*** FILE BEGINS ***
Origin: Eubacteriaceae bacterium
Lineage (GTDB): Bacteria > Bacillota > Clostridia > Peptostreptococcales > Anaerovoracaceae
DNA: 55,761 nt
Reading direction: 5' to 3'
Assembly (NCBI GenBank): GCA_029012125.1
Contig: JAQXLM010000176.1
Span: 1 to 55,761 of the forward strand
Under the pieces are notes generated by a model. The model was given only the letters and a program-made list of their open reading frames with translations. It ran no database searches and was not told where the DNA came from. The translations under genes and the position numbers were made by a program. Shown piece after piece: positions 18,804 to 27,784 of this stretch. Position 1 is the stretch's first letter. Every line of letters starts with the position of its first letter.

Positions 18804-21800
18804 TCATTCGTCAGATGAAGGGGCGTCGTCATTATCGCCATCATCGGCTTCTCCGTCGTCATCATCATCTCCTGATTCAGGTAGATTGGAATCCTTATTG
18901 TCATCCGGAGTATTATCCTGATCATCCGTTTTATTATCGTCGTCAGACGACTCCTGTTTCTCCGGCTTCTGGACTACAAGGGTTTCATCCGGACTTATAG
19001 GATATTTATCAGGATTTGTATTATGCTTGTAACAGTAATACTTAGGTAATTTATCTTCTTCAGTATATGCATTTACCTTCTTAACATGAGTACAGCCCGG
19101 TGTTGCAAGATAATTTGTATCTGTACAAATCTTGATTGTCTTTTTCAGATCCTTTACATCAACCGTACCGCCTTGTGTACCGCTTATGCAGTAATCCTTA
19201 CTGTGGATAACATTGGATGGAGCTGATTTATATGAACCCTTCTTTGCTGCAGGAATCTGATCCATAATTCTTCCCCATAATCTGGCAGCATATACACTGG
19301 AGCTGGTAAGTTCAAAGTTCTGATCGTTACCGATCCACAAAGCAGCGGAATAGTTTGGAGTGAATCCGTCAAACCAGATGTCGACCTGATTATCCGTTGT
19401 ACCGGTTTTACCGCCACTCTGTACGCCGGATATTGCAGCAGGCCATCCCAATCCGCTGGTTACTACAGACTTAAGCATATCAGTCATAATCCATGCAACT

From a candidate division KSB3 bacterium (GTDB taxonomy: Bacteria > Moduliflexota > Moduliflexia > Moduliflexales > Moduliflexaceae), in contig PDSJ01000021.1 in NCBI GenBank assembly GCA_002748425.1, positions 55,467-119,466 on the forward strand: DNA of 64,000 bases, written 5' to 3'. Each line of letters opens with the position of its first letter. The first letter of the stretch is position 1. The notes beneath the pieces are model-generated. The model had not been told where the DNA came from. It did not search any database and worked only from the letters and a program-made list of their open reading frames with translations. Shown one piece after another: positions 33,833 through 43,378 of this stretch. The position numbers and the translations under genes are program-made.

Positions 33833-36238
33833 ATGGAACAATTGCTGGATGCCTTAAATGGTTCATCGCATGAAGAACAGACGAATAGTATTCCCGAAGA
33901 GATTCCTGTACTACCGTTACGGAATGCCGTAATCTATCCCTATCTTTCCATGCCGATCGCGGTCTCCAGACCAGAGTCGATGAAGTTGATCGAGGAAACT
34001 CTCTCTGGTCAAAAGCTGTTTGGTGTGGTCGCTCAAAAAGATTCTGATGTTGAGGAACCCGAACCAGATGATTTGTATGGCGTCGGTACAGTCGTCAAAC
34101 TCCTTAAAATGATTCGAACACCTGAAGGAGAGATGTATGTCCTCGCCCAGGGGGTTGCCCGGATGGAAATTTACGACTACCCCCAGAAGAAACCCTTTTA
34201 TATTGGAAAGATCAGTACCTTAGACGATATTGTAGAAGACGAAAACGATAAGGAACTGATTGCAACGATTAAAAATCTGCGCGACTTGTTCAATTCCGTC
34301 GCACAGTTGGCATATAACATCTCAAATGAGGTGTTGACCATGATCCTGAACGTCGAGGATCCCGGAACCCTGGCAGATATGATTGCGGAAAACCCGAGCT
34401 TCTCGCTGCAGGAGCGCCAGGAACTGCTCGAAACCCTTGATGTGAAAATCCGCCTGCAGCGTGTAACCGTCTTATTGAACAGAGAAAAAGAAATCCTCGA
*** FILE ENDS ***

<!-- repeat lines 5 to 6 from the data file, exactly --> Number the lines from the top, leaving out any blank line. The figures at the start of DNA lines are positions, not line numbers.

Assembly (NCBI GenBank): GCA_029012125.1
Contig: JAQXLM010000176.1